Baptisttown, the neighborhood surrounding the Evansville African American Museum at South Garvin Street — Sondra Matthews Way — and Lincoln Avenue, is now on the National Register of Historic Places.
Those who worked for years to achieve the designation could be forgiven for uttering sighs of relief. With Baptisttown’s history now officially recognized, officials say the museum has potential new funding avenues.
They say being on the register also brings newfound pride for the museum and what it represents in Evansville.
“Some people don’t even know where Baptisttown is,” says Kori Miller, executive director of the museum. “I grew up in Baptisttown and didn’t know it was called that. ‘Baptisttown’ was a pejorative. Some people say, ‘Why should we even celebrate that?’ People took that pejorative and turned it into something positive. There was a togetherness there. There was a pride. Those are things I’d like to see come back to the community.”
The effort to get Baptisttown on the National Register was supposed to start in 2008 when the Evansville Housing Authority tore down the nearby Erie Homes apartment complex. Part of the agreement was that EHA would pay for a National Register nomination for Baptisttown.
But that never happened, says Kelley Coures, who was director of the Evansville Department of Metropolitan Development for the last 10 years under former Mayor Lloyd Winnecke. Instead, the application did not lift off until 2021, when Indiana Landmarks became involved.
DMD hired, for $12,000, Indianapolis consultant Kurt Garner, who helped prepare around 200 National Register applications and already was preparing another in the Evansville area.
Coures says Baptisttown had social and cultural significance, boosting its case for inclusion. The neighborhood also was found to have dozens of historic resources such as Lincoln School, a business district, and more.
The process included a mandatory public meeting — “there was no negative feedback from anybody,” Coures says — and after final reviews by the U.S. Department of the Interior and Indiana Department of Natural Resources, local officials learned in December 2023 that Baptisttown landed on the National Register.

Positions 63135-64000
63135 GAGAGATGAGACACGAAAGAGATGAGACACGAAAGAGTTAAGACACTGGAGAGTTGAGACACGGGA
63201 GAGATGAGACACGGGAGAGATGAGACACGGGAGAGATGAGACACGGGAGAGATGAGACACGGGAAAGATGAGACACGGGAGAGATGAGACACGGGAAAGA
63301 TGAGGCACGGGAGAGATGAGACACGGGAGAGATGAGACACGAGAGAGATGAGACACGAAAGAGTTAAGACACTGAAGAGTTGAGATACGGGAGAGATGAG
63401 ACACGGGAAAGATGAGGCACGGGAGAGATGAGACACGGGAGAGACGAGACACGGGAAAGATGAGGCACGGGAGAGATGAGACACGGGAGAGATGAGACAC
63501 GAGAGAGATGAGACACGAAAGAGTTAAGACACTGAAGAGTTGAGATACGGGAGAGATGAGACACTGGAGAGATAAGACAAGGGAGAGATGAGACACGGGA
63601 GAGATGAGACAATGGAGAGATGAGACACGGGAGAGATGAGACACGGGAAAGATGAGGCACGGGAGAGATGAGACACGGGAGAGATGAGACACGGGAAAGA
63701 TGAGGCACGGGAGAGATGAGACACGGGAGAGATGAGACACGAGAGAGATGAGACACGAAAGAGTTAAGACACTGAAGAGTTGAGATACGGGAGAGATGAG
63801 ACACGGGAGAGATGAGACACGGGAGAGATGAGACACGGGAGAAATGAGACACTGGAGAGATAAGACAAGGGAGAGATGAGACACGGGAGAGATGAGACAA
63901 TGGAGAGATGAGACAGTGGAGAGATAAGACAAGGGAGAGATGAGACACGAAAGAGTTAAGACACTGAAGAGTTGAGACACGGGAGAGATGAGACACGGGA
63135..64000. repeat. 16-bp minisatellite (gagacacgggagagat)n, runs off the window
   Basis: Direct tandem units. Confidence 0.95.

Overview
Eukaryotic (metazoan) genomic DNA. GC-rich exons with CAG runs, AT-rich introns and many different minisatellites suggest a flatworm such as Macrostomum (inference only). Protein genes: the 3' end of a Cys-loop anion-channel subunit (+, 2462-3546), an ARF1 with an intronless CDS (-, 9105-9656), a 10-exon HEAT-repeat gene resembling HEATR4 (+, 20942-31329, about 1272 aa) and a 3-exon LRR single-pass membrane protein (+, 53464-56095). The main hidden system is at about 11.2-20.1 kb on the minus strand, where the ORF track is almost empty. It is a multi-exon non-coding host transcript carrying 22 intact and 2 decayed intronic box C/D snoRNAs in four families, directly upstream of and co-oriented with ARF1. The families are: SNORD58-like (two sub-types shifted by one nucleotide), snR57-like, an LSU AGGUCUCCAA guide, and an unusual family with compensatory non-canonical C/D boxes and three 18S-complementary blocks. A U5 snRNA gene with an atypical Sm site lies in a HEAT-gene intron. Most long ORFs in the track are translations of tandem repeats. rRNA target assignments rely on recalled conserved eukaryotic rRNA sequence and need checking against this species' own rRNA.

To mark the designation, the city will place signs in the area. The city hopes to have one at the museum — in the National Register’s signature black and gold — ready for installation in the first quarter of 2024.
Coures also would like to place markers at Fifth and Cherry Streets where a Carnegie library once stood but was torn down to build Welborn Clinic. Evansville’s library system was segregated until 1952. Another sign is eyed for Martin Luther King Junior Boulevard and Cherry Street on the grounds of Kennedy Tower, the site of a segregated YMCA.
Neighborhood children swam at Miller Pool, which was segregated until 1956. Baptisttown also was the site of a Ku Klux Klan march in 1968.
“There are several places I’d like to get historical markers to celebrate important places that aren’t covered by the National Register,” Kelley says. “In the next couple years, I’ll be lobbying to get these sites marked with a plaque.”
Coures says the designation for Baptisttown “is there forever” and “sends a beacon around the world. Tourists go around the country and world who only travel to see Black history landmarks.”
Baptisttown’s placement on the National Register can mean only good things for the museum, says Miller, who hopes it will help the facility secure some additional funding from organizations devoted to historic preservation.
“The door has been opened,” he says.